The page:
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Environmental Biology of Fishes

, Volume 20, Issue 3, pp 195–202 | Cite as

Direct evidence of a mesopelagic fish, Melanostigma atlanticum (Zoarcidae) spawning within bottom sediments

  • Norman Silverberg
  • Harry M. Edenborn
  • Guy Ouellet
  • Pierre Béland
Article

Synopsis

Adult Melanostigma atlanticum were observed living 15 to 32 cm deep within sediment box cores from 350 m depth in the Laurentian Trough of the Maritime Estuary of the St. Lawrence. The fish were found in fluid pockets or burrows of brown-coloured (oxygenated) silty clay within the anoxic zone of the sediment. In August 1983, four individuals (3 male and 1 female) were recovered from pockets located 15 and 32 cm below the sediment surface. All specimens were greater than 100 mm in length, had empty stomachs, and the female carried no eggs. In July 1985, 6 individuals (1 male and 5 females) were found in a head to tail arrangement within a single burrow at 18–20 cm depth. Three of the females carried eggs, while two appeared to have already released their eggs. A cluster of about 50 large eggs, some of which appeared to have been fertilized, was also found in the burrow. Most of the stomachs were empty, but one contained two copepods, another a proceroid cestode, and others contained between 4–22 parasitic hemiurid trematodes. These observations indicate that burrowing into bottom sediments is important in the reproductive behaviour of M. atlanticum.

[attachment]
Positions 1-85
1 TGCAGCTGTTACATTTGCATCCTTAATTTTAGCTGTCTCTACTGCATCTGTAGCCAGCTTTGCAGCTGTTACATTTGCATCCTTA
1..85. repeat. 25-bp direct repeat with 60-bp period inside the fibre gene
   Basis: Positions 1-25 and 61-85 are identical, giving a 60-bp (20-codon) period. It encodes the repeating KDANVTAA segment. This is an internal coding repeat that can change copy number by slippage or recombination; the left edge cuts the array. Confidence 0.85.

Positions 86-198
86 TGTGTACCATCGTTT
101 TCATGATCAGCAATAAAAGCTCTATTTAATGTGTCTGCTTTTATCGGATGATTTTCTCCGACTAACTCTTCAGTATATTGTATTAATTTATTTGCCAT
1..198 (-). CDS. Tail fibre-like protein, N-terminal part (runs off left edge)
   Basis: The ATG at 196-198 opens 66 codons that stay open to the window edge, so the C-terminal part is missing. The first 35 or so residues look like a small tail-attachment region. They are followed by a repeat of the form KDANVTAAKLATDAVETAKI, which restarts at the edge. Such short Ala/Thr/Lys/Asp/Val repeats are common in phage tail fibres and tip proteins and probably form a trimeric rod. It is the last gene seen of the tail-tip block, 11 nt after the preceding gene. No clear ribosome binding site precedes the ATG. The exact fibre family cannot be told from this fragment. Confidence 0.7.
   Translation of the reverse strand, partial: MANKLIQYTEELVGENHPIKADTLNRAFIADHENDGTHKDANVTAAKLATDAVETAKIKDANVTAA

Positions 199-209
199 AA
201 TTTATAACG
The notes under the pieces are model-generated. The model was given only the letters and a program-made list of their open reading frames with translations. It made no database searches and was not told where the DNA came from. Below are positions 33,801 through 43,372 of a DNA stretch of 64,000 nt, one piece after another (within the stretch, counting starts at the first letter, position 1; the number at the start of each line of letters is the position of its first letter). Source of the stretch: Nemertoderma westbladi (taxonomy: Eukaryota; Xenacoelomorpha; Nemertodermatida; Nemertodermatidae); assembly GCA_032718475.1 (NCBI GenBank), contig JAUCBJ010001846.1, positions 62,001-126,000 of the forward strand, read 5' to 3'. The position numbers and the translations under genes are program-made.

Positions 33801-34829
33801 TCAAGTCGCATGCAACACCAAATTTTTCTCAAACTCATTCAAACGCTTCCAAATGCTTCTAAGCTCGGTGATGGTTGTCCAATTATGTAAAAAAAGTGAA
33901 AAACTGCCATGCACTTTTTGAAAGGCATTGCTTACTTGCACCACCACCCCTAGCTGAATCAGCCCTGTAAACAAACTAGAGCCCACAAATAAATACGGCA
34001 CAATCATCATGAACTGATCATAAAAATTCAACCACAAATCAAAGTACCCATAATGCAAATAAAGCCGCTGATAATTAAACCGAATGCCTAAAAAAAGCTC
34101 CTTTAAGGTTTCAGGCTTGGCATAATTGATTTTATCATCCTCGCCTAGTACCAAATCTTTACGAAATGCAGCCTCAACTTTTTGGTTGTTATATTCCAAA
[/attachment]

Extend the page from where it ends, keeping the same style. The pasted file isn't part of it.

Key words

Burrowing fish Benthic infauna Reproductive behaviour Demersal phase 

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Copyright information

© Dr W. Junk Publishers 1987

Authors and Affiliations

  • Norman Silverberg
    • 1
  • Harry M. Edenborn
    • 1
  • Guy Ouellet
    • 1
  • Pierre Béland
    • 2
  1. 1.Departement d'OcéanographieUniversité du QuébecRimouskiCanada
  2. 2.Centre de Recherche en Ecologie des Peches (CREP), Min. des Pêches et Océans, Lab. Océanologique de RimouskiRimouskiCanada

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